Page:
This kind of question is always interesting. In all honesty, this usually becomes more of a popularity contest. My favorite Jag was the silver 1982 XJ-S V12. It was an awesome car to drive and one I wish I had been able to keep. But ask me which one has been the most reliable and I’d have to vote differently. The XJ-S didn’t have a working heater and sucked gas out of the pump faster than I could put it in. The blue 1990 XJ6 (as well as the white 1990 XJ6) had their share of troubles. The sagging hydraulic suspension, inoperative heater fans, embarrassing oil puddles, and continuous electrical problems were aggravating. But when I purchased the 1995 XJ6, things were quite different. Sure, there have been problems but nothing serious. Even after using it as my daily driver for home inspections, it keeps plugging along with little to no maintenance. It has been the most reliable Jaguar I have owned. But what do the experts say?

David Muhlbaum recently posted an article at Kiplinger entitled, “15 Cars that Refuse to Die.” As you would expect, the author includes Irv Gordon’s 1966 Volvo P1800 and Peter Gilbert’s 1989 SAAB 900 Turbo. But the rest of the list might surprise you. Sure enough, one of the 15 cars that refuse to die is the 1995-97 Jaguar XJ6 (X300). How about that? Somebody actually agrees with me. Here’s what David says about it.

“Here’s our thinking: During the 1970s, Jaguar reliability was horrid. A common solution to the car’s troubles was to rip out the Jaguar motor and replace it with a good old Chevrolet V8. But in the 1980s, under the leadership of an industrial turnaround specialist, Sir John Egan, the marque started to improve. Then Ford bought the company, infusing money and development know-how. By the late 1990s, the company was scoring well on J.D. Power vehicle dependability and initial quality rankings. So that’s why the last iteration of the classic Jaguar inline-6 sedan is still motoring on, often in the hands of a second owner who’s always hankered for a Jag but couldn’t afford one new” (link).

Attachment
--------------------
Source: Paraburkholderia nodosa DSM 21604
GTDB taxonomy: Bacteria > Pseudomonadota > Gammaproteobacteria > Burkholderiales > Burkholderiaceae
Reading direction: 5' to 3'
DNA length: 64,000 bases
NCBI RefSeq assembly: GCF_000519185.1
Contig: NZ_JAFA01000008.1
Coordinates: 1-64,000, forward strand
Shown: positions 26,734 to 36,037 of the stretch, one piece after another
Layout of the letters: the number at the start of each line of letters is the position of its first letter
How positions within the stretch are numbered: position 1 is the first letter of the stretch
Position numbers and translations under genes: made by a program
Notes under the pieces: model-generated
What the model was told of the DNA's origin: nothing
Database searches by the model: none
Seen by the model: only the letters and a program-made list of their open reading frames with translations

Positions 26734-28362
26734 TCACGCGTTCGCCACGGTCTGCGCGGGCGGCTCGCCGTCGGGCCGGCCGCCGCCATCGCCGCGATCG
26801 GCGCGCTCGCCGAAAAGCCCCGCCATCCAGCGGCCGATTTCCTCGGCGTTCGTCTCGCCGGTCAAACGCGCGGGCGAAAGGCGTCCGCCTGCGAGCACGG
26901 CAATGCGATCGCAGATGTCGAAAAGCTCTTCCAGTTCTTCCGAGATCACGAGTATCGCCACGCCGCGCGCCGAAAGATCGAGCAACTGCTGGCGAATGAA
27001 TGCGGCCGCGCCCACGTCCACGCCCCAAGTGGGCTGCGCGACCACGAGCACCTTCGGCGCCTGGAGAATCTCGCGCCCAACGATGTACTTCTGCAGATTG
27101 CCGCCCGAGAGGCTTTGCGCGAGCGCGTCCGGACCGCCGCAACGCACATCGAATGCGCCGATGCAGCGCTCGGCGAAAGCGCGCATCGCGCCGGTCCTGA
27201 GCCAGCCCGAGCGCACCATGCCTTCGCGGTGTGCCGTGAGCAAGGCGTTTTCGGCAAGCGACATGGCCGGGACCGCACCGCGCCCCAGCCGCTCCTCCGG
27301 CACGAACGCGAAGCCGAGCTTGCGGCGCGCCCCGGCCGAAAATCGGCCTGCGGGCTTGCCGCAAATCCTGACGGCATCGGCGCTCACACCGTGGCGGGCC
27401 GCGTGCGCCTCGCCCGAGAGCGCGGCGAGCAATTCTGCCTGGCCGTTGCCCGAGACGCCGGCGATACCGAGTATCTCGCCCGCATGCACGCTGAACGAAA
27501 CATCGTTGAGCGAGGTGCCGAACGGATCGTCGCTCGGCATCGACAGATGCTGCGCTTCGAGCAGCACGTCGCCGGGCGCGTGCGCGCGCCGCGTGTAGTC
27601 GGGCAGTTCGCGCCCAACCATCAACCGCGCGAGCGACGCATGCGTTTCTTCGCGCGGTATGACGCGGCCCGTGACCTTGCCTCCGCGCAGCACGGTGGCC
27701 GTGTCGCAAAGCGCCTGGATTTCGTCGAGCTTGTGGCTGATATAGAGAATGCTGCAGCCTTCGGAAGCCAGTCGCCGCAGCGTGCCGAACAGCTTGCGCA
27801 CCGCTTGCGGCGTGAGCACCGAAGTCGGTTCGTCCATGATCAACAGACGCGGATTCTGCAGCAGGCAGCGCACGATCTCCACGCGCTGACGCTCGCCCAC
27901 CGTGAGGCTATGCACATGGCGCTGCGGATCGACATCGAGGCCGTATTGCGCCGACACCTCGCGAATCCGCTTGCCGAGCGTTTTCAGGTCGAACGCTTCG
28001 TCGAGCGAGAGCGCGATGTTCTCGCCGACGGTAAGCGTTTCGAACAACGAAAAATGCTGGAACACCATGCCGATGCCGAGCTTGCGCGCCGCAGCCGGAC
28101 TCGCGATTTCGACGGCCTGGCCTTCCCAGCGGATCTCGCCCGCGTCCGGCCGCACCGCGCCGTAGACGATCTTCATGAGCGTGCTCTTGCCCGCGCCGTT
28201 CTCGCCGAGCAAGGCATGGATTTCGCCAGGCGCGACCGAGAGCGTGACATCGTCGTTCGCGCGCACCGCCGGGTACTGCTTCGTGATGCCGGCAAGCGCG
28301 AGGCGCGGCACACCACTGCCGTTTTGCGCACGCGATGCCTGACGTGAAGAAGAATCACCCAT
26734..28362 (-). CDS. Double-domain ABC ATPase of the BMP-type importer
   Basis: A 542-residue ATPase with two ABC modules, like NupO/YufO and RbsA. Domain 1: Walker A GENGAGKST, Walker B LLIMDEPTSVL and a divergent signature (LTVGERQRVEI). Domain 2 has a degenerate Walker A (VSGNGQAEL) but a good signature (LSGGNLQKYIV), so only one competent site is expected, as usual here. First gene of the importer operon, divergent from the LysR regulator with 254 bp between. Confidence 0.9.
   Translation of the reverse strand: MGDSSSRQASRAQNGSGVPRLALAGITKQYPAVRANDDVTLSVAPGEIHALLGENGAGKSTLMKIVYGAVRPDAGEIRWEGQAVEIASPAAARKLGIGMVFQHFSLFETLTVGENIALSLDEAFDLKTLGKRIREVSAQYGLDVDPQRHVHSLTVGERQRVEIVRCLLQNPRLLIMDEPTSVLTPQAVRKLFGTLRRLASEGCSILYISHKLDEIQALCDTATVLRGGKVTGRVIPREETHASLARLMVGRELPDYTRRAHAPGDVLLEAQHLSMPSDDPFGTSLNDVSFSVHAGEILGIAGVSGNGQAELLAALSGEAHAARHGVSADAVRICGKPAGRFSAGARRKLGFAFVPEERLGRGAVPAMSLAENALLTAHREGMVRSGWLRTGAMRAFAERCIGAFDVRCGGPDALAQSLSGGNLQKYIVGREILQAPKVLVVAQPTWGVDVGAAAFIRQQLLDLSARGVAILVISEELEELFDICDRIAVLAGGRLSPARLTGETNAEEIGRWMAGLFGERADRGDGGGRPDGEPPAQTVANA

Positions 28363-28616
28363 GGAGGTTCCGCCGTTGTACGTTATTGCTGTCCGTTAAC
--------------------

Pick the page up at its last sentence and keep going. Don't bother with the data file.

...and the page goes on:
Read the entire article and you will find that the author really isn’t talking about reliability. He’s talking about cars that keep existing long past their prime because of several reasons. Some keep running because they are well built. Others still exist because their owners refuse to let them die. I think my 1995 Jaguar XJ6 is a combination of the two. It’s a beautiful sedan with a reliable drive train. Although it does leak some oil and has been in an accident, it’s quite a leap above the others I have owned in dependability — even the heater works! While it’s nice to have something more reliable than those I’ve owned in the past, I can’t quite escape the likeability factor when it comes to owning a car. In other words, I want to drive something that I like. But it doesn’t hurt that that this one has been so dependable. It’s a definite win-win combination.

H/T Al Roethlisberger

QOTD #53: What Right Hand Drive options are available in northeastern Ohio?

Being that my father was stationed in England during his time in the USAF, I have always been curious about the British accent and driving on the wrong side of the road. I’ve not had the privilege of visiting Great Britain or driving from the passenger side but I may soon have that opportunity. I say that because the US Postal Service recently interviewed me for a part-time position as a rural route delivery person. If offered the job, I have decided to take it. However, there is one slight wrinkle to the plan. This position would require me to drive my own car from the passenger seat to deliver mail.

As you may recall, I currently own two vehicles. My daily driver is a 1995 Jaguar XJ6 and my wife’s is a 2003 Chrysler Town & Country minivan. Both of these are Left Hand Drive (LHD) vehicles. So, using one of them would require some modifications or some clever shenanigans to reach mail boxes through the passenger side window. Someone suggested reaching my leg across the car to use the pedals. This isn’t a very good idea since the transmission/drive shaft tunnel is in the way. I think I would be visiting the chiropractor more frequently if that were a daily occurrence. So, here are the two ideas I am considering should I be offered the job.